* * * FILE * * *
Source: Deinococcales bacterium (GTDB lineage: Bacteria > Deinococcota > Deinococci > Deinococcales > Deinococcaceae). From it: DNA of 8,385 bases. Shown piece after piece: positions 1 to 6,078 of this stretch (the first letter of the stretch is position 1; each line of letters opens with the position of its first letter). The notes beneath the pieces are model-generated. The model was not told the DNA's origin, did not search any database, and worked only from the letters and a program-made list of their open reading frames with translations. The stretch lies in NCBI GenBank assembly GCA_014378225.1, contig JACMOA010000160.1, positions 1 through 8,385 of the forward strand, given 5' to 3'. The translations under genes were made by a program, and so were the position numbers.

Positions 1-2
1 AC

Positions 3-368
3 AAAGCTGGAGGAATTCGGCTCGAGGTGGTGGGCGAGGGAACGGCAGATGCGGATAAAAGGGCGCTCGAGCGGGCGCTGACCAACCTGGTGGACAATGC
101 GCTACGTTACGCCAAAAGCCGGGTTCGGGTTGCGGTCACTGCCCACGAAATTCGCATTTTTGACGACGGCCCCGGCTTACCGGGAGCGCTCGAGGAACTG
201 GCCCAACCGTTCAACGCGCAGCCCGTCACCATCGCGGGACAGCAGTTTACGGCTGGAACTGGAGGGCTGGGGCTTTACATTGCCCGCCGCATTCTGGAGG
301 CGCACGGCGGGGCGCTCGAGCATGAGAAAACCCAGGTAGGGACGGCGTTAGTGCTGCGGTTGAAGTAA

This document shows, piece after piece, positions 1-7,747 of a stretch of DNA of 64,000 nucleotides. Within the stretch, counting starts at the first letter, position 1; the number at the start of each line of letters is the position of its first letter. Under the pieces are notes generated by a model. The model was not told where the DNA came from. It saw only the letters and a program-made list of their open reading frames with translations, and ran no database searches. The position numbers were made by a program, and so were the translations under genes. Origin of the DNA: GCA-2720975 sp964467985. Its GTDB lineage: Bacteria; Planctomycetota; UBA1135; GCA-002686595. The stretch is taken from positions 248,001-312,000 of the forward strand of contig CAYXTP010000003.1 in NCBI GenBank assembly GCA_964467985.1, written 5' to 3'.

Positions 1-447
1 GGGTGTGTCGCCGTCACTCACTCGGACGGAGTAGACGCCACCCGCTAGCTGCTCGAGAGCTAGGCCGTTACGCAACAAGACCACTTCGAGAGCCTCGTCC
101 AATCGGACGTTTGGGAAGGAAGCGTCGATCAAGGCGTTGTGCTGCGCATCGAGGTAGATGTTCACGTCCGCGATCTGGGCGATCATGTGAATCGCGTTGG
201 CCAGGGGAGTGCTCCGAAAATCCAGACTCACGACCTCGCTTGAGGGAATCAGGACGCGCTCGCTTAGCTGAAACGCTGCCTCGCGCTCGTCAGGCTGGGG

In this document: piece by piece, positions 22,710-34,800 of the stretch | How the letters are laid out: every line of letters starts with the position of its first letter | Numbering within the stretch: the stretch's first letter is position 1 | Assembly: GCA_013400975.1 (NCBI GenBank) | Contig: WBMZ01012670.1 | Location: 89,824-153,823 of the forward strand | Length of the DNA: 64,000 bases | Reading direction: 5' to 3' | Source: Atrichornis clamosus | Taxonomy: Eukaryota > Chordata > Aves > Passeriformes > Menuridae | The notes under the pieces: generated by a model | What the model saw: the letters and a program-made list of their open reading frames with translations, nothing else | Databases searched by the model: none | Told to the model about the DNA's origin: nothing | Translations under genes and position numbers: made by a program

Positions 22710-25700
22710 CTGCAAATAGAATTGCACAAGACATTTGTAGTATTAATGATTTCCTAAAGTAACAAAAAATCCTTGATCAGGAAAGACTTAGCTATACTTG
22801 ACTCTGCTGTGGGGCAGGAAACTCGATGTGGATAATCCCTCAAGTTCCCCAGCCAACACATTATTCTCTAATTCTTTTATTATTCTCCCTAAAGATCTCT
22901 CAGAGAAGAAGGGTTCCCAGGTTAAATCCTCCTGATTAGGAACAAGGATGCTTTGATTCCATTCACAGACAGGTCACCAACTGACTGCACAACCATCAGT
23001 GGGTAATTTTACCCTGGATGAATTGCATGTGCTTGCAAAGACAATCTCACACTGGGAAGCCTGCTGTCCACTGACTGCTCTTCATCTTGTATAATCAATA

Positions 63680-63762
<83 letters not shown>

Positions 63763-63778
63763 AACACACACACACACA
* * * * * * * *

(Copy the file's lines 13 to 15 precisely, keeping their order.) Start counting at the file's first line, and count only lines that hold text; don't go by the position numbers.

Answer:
201 CCAGGGGAGTGCTCCGAAAATCCAGACTCACGACCTCGCTTGAGGGAATCAGGACGCGCTCGCTTAGCTGAAACGCTGCCTCGCGCTCGTCAGGCTGGGG

In this document: piece by piece, positions 22,710-34,800 of the stretch | How the letters are laid out: every line of letters starts with the position of its first letter | Numbering within the stretch: the stretch's first letter is position 1 | Assembly: GCA_013400975.1 (NCBI GenBank) | Contig: WBMZ01012670.1 | Location: 89,824-153,823 of the forward strand | Length of the DNA: 64,000 bases | Reading direction: 5' to 3' | Source: Atrichornis clamosus | Taxonomy: Eukaryota > Chordata > Aves > Passeriformes > Menuridae | The notes under the pieces: generated by a model | What the model saw: the letters and a program-made list of their open reading frames with translations, nothing else | Databases searched by the model: none | Told to the model about the DNA's origin: nothing | Translations under genes and position numbers: made by a program

Positions 22710-25700